Healthy food: Should we be eating more fat?
A controversial new book claims healthy eating makes us more susceptible to disease, says Victoria Lambert
For breakfast, Barry Groves had an extra large egg and a 3oz slice of liver, fried in lard. He washed it down with a cup of cocoa made with double cream.
At lunch, Barry, 72, who lives near Oxford with his wife Monica, 70, will enjoy pork chops, with the fat left on, plus a few green vegetables in butter.
Finally, the couple will have a light supper consisting of cheese with a home-grown apple or pear, topped with cream, followed by more cocoa.
Despite following this shockingly high-fat diet for more than 40 years, Barry now weighs 6lb less than he did on his wedding day in 1957 when he tipped the scales at 11st 7lb.
He and Monica break every single diet diktat that has been trumpeted as “healthy eating”. And yet, here they are, trim, fit and full of beans, albeit metaphorical ones. How on earth do they do it? And where are the rest of us – eating piles of fruit and veg, and steering clear of cholesterol-laden butter – going wrong? After all, we’ve never been subject to so much education on good dietary practice, and yet prey to so many illnesses, ranging from diabetes to heart disease.
“Most people are eating in a way that is unnatural to us as a species,” says Barry, who holds a doctorate in nutritional science and has just written a book called Trick and Treat: How Healthy Eating Is Making Us Ill. “We’re a carnivorous species – our gut is identical to that of a big cat. Yet we’re encouraged to eat foods that have been padded out with modified starch and vegetable oils, and complex carbohydrates such as bread, pasta and rice, which have all been labelled healthy – but not the fatty meat that our body actually recognises.”
He says this is why we don’t know when to stop eating: “Try to eat too much fat – cheese, say – and your body will quickly tell you when it has had enough. But when you eat processed, 'low fat’ food, your body never gets the message it has had enough, so doesn’t tell the mind it is full.”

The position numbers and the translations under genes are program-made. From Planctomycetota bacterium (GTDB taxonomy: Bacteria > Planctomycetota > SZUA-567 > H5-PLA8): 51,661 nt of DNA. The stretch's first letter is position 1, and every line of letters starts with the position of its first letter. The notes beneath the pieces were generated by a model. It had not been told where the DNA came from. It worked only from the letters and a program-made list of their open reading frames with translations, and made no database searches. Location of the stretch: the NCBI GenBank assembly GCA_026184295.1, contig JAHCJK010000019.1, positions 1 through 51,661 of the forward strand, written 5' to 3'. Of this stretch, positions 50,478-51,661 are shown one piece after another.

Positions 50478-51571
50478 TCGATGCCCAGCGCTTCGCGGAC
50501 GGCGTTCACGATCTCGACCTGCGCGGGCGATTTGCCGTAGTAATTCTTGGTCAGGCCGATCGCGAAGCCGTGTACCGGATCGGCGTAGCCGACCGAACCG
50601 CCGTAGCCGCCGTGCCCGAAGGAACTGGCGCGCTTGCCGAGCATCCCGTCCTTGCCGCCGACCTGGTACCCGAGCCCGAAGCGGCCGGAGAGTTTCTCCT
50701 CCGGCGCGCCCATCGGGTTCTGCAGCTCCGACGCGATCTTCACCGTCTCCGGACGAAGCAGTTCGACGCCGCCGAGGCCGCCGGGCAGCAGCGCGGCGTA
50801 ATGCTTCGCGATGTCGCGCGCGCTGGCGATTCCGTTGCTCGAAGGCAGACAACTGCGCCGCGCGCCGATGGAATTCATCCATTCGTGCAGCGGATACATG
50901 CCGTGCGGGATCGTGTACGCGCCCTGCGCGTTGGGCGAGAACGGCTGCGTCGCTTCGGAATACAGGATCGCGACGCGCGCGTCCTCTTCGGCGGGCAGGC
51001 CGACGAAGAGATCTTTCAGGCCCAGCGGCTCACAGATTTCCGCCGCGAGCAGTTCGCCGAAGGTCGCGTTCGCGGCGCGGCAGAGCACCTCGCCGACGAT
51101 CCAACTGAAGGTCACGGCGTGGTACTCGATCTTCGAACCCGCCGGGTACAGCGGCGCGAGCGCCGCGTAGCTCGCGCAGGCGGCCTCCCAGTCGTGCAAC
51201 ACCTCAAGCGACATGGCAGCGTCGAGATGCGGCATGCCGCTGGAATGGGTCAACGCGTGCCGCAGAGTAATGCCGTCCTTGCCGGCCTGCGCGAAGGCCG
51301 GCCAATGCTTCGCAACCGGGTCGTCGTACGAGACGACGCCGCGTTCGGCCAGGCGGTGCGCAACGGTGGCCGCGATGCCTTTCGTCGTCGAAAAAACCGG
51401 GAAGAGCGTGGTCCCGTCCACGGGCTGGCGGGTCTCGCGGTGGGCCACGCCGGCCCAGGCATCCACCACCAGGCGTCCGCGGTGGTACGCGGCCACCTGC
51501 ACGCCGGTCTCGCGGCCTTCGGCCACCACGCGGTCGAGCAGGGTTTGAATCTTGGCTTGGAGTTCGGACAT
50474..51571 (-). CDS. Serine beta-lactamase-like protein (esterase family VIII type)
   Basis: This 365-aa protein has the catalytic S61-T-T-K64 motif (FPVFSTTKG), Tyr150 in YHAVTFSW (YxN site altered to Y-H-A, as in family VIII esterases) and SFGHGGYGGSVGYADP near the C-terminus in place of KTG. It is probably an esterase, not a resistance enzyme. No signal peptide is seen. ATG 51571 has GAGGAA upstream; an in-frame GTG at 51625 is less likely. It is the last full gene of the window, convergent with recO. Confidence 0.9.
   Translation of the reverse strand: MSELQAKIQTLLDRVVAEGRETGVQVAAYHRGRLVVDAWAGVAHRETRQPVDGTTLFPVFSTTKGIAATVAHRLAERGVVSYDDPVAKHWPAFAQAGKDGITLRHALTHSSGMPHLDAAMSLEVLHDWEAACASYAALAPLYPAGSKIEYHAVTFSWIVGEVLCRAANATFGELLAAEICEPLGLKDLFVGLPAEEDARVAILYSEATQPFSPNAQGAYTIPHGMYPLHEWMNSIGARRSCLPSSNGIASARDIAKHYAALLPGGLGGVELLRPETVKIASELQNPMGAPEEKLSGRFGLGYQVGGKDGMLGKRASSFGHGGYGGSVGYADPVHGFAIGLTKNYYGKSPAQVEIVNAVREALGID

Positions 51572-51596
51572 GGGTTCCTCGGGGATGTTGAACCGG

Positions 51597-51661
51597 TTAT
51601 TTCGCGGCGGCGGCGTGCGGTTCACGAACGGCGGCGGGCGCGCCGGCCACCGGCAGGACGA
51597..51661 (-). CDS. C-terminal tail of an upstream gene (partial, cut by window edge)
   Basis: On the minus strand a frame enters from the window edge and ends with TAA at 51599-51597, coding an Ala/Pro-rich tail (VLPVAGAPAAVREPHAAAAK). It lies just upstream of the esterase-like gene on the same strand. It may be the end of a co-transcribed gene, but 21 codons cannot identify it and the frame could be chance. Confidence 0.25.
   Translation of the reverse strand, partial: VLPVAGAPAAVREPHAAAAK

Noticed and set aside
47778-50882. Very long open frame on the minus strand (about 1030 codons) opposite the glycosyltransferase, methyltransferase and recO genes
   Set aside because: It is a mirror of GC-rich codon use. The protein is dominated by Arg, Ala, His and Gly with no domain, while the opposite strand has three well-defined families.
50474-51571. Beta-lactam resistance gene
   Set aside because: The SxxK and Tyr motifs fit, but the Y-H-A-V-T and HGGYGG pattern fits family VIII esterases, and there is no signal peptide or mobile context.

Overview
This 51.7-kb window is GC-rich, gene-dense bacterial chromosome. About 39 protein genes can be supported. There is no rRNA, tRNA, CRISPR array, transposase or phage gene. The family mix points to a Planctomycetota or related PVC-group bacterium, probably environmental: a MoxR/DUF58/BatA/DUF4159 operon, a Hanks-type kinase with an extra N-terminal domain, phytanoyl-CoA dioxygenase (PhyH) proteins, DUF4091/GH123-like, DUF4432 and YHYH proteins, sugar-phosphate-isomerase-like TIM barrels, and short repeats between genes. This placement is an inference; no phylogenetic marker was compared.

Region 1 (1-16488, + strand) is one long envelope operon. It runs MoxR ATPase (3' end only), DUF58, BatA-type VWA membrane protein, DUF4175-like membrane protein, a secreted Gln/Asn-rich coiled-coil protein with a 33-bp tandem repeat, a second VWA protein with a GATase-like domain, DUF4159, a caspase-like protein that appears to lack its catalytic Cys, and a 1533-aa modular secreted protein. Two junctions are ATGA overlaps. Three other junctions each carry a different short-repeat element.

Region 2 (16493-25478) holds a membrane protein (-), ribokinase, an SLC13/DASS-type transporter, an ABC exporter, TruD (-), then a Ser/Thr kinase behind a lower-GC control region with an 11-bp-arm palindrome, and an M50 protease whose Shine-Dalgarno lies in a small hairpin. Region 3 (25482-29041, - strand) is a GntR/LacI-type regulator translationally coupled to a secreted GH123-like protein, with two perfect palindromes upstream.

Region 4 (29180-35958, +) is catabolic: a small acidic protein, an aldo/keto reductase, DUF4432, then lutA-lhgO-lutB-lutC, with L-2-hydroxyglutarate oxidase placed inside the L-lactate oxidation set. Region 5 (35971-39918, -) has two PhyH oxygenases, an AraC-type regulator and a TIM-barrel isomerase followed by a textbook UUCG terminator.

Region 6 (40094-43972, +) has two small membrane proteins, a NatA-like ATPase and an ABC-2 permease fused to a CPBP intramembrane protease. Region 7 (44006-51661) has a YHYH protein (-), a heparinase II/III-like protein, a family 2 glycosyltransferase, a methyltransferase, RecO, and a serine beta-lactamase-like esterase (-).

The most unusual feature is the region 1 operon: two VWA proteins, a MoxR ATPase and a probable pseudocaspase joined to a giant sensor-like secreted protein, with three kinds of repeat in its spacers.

Many people are familiar with the idea of a high-fat, low-carb diet, such as that practised by the Groves – it is not dissimilar from the Atkins diet. The couple took it up initially in 1962, after piling on the pounds as newlyweds.
But Barry believes the way he eats is healthy, too. His cholesterol measures 8.2mmol (millimols per litre of blood) – current British Heart Foundation (BHF) advice is that people who are at high risk of, or who already have, heart and circulatory disease should aim for a total cholesterol level of less than 4mmol/l. He says, however, it would be far more risky to have a cholesterol level that measures less than 7mmol/l than to have it high. Research has linked low cholesterol levels to cancer and depression. His blood pressure is irrefutably impressive at 115/62 mmHg (millimetres of mercury.) The BHF’s target for the general population is to have a blood pressure below 140/85.
But hasn’t it been proved that too much saturated fat is bad for the heart?